De Profundis | Study Guide

Oscar Wilde

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De Profundis | Summary

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Summary

Wilde's Complaints Against Douglas

Wilde begins "De Profundis" by addressing his former lover Lord Alfred Douglas (1870–1945) as "Bosie." He uses this nickname throughout the letter. Two years of prison life in Reading Gaol have been hard on Wilde. The purpose of the letter is to outline Wilde's complaints about Bosie, the circumstances that led to the scandal surrounding their relationship, and Wilde's trial and conviction for gross indecency due to the romantic relationship between Wilde and Bosie.

Wilde reminisces about his time together with Bosie but criticizes Bosie's selfish and reckless behavior. Bosie convinced Wilde to spend large amounts of money on him for expenses Wilde characterizes as frivolous, including fancy meals, hotels, travel, and gambling. He recalls the happiness he felt by contrast when dining inexpensively with his close friend Robbie Ross. Wilde also describes Bosie as lazy and lacking ambition. Bosie's faults cumulatively led to Wilde's inability to focus on his creative work and successful career as an author.

Despite the faults he finds in Bosie, Wilde accepts the blame for allowing their relationship to essentially ruin his life. Bosie's mother Sibyl Montgomery (1845–1930) warned him in October 1892 that her son was vain and bad with money. Friends of Wilde urged him to go abroad and break off his relationship with Bosie. Wilde agreed but renewed the relationship after Bosie telegraphed Wilde's wife Constance Lloyd (1859–98) begging her to encourage Wilde to contact him. Bosie spent time in Egypt and when he returned, Wilde refused to see him but gave in when Bosie threatened to kill himself. Two days later Bosie's father found Wilde and his son dining together. He sent a letter to Bosie attacking Wilde.

Wilde also describes nursing Bosie back to health and lavishing him with "affection, tenderness and love" when he was sick with the flu. He recalls how Bosie completely ignored Wilde when he himself subsequently caught the flu. According to Wilde, Bosie even mocked him for being sick.

As Bosie and Wilde became more involved, Bosie's family grew increasingly concerned about the nature of their relationship. Wilde describes a scene in which Bosie's father lashed out at Wilde, "waving his small hands in the air in epipleptic fury ... uttering every foul word his foul mind could think of." Despite this attack Wilde went to comfort Bosie's mother after another of her sons killed himself.

Events Leading to the Scandal and Trial

Wilde continues his letter by recalling the events which led to his trial. He initially sued Bosie's father for libel because of the personal attacks he laid against Wilde. Bosie encouraged the lawsuit and assured Wilde he would win. Bosie's father started a separate investigation into Wilde, and eventually Wilde was convicted of violating British laws against gross indecency on account of his relationship with Bosie. The court expenses Wilde accrued bankrupted him so that he was financially ruined as well as imprisoned. The trial became a scandal and Wilde's letter mentions the case being broadcast in newspapers.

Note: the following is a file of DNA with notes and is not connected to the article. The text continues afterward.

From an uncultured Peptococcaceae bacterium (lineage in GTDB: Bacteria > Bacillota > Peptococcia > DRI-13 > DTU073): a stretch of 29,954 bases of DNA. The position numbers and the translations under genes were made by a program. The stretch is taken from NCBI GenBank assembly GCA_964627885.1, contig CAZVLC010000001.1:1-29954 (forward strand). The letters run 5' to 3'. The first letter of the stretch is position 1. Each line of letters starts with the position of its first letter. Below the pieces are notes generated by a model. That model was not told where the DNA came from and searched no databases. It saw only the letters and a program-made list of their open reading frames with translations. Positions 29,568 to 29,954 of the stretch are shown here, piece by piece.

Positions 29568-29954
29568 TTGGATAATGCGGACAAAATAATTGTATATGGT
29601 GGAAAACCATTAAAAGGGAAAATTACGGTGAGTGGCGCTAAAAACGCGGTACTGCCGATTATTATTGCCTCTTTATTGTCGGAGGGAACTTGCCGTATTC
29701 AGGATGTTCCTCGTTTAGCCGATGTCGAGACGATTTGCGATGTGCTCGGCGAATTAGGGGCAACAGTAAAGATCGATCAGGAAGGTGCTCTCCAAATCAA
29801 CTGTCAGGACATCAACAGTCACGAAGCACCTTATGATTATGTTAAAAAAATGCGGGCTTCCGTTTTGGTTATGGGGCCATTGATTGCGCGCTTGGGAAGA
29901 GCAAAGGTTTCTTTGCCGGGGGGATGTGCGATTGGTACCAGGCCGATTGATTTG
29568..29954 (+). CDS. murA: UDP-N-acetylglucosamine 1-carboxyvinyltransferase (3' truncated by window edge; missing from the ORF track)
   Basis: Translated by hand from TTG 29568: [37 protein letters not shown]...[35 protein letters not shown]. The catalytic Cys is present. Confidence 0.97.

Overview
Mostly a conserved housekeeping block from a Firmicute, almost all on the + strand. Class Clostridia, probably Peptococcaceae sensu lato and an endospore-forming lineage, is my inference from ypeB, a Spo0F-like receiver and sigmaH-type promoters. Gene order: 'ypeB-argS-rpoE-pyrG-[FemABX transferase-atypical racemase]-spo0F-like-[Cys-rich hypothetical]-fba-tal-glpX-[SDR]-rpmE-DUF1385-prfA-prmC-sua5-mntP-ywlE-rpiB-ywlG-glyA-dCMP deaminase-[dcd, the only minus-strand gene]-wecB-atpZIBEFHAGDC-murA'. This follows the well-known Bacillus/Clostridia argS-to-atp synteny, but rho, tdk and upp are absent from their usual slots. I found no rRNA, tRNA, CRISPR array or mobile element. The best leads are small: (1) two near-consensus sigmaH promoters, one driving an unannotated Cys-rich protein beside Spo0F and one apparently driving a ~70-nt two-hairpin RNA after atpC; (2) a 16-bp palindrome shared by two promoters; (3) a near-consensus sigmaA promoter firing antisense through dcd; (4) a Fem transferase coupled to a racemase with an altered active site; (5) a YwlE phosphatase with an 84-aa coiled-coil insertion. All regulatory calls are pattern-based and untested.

Wilde admits to loving Bosie, but criticizes him for thriving on scandal and writes, "In you hate was always stronger than love." "De Profundis" states that Bosie visited Wilde in prison and wrote him letters at first but then went silent. Bosie wrote a defense of Wilde for a French magazine, but Wilde calls it weak and not reflective of how close he and Bosie had been. Wilde is also hurt that the article contained extracts from personal letters included without Wilde's permission.

Examination of Suffering

The second half of "De Profundis" provides Wilde's meditations on suffering. He is determined not to have prison ruin his spirit and asks himself, "If I go into prison without love what will become of my soul?" Wilde misses his wife and children and finds prison conditions very difficult. His mother passed away three months after he was transferred to Reading Gaol. He is touched that his wife traveled all the way from Genoa to break the news to him personally, but he is hurt that he heard nothing from Bosie. Wilde is also deeply appreciative that his friend Robbie Ross acknowledged him on the street when Wilde was being led through jeering crowds to his bankruptcy trial.

Time in prison has made Wilde believe prisoners are sympathetic to tragedy and don't shun people having hard times in the way that Bosie has left Wilde behind. Wilde accepts his suffering as transformative and writes, "Where there is sorrow there is holy ground." He looks to the model of Jesus Christ for insight on suffering. Wilde writes that Christ is like a poet because he suffered purely and to achieve "self-perfection." Wilde compares his own suffering to Christ's experiences and vows to transform himself and reach an even higher artistic level because of the time he has spent in prison.

"De Profundis" returns to thinking about Bosie, and Wilde writes that his letter is sincere. The end of the letter summarizes the complaints against Bosie but also expresses Wilde's desire to see him again. Wilde hopes to travel to a small seaside town after his release from prison because "The sea ... washes away the stains and wounds of the world." He writes that he hopes to meet Bosie there so that they can reconcile and emerge from the experience as better people. "De Profundis" concludes with a request for Bosie to write back to Wilde.

Analysis

Composition and Structure